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This confession was copied by Foxe from an official record which is now lost. But by a stroke of luck, we know that Foxe did not reprint this document with complete fidelity. The catholic polemicist Miles Hogarde recorded that Carver stated that a person might be a Christian without baptism and that it was only an external sign (Miles Hogarde, The Displaying of the Protestants [London, 1556], STC 13557, fos. 10r-11r). Note that Foxe does not print an article on baptism by Carver or Launder, but he does print one by Thomas Iveson; this is further evidence that Foxe censored Carver's and Lander's radical opinions on baptism.

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MarginaliaDiricke Caruer his confession.DIricke Caruer Berebrewer of Brighthāstē, in þe coūty of Sussex, where he hath dwelled by þe space of eight or nyne yeares, borne in the village of Dilson by Stockome in the land of Luke, 

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Dilsom, near Stockem, in the region of Liége, Flanders.

fourty yeares of age, or thereabout, & now prisoner in Newgate, where he hath remayned & continued at the Counsayles commaundement, since Allhollowne day last past, beyng examined concernyng hys Fayth and beliefe in the sacrament of the alter, sayeth that hee hath and doth beleue, MarginaliaThe materiall substance of the Sacrament denyed to be the body of Christ really.that the very substaunce of the bodye and bloud of Christ is not in the sayd Sacrament, & that there is no other substaunce remaynyng in the said sacrament after the woordes spoken by the Priest, but onely the substaunce of bread and wyne.

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MarginaliaThe vse and sacrifice of the Latin Masse denyed.Item beyng examined concernyng the Masse in Latin now vsed in the Church of England, he beleueth that there is no sacrifice in the sayd Masse, and that there is in it no saluation for a Christian man, except it should be sayd in the mother toung, that he might vnderstand it: and concernyng the ceremonies of the Churche, he sayth and beleueth, that they be not profitable to a Christian man.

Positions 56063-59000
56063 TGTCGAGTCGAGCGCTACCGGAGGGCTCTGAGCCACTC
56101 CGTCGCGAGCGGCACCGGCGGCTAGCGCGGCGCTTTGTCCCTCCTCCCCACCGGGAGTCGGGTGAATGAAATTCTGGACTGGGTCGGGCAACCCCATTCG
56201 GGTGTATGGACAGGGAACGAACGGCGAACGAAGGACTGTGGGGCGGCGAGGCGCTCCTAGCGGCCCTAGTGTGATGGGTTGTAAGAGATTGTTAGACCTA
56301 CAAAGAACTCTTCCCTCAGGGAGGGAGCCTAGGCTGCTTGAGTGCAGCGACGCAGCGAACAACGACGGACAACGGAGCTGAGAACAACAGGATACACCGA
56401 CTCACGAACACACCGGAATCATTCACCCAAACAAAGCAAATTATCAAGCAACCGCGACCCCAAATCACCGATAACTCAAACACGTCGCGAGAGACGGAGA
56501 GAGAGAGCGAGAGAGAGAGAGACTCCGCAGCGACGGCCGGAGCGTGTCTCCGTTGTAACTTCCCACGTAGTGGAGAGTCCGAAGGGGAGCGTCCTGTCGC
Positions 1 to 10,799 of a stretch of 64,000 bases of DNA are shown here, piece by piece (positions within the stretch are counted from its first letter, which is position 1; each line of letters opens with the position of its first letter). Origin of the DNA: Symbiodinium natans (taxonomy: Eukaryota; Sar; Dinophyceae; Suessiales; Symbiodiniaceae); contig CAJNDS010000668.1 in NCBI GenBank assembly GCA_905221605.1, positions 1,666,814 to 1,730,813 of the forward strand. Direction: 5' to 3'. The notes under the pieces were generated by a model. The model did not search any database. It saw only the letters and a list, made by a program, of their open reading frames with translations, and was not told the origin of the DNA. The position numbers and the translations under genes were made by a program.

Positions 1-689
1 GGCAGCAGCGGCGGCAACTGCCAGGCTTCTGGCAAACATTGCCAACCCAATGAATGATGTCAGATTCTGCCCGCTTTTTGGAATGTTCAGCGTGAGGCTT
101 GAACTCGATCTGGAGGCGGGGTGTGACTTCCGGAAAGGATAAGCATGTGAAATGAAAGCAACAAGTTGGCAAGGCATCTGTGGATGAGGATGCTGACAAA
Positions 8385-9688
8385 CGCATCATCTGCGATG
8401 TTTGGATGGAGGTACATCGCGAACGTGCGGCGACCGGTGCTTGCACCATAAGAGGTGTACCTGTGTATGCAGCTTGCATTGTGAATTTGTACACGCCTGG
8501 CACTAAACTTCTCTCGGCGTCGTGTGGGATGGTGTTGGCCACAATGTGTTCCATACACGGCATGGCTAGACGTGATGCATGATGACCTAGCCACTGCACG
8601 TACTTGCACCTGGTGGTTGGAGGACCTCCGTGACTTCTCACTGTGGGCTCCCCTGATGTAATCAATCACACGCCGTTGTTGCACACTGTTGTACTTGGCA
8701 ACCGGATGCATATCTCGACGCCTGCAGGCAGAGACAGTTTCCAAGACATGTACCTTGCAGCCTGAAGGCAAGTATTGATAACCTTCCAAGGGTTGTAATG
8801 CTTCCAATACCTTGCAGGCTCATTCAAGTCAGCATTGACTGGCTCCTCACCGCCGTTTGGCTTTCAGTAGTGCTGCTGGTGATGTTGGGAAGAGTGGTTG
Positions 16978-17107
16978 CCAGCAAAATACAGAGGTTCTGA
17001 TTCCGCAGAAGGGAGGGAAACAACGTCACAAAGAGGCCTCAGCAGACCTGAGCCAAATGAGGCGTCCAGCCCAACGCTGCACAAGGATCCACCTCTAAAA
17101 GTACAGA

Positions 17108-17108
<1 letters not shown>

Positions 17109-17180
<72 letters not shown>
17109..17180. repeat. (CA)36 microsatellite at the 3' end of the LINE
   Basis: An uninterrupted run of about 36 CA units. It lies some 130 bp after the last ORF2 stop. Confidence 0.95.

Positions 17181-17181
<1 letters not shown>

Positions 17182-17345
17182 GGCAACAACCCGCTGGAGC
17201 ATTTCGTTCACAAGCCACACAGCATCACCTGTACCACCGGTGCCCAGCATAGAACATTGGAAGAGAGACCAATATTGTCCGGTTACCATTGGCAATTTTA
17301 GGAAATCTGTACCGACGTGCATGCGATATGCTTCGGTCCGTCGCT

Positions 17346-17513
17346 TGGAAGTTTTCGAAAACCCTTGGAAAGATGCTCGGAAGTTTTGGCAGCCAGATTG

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MarginaliaAuricular confession and absolution of the priest reiected.Item, being examined concerning Auricular confession, he aunswereth: that he hath and doth beleue, that it is necessary to go to a good Priest for good counsayle, but the absolution of the Priest, laying his hand vppon anye mans head as is nowe vsed, is nothing profitable to a Christian mans saluation. And further he sayth, þt he hath not bene confessed, nor receiued the Sacrament of the aulter, since the coronation of the Queene that now is.

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Item, concerning the faith and religion, now taught setforth and beleued in the church of England, he answereth, and beleueth, that the fayth and doctrine now taught, set foorth, and vsed in the sayd Church of England, is not agreable to Gods word. MarginaliaThe fayth of the church of England in Queene Maryes tyme reproued. And furthermore he sayth, that Byshop Hooper, Cardmaker, Rogers, and other of their opiniō, which were of late burned, were good Christian men, and dyd preach the true doctrine of Christ, as he beleueth: and sayth that they did shed their bloud in the same doctrine, which was by the power of God, as he sayth and beleueth.

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And further being examined sayth, that since þe Quenes Coronation, he hath had the Bible and Psalter in English red in his house at Bryghthāsted dyuers tymes, and lykewyse since his commyng into Newgate, but the keeper hearyng thereof, did take them away: and sayth also that about a tweluemoneth now past, he had the English procession said in his house, with other Englishe prayers. And further sayth, that Thomas Iueson, Iohn Launder, and

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William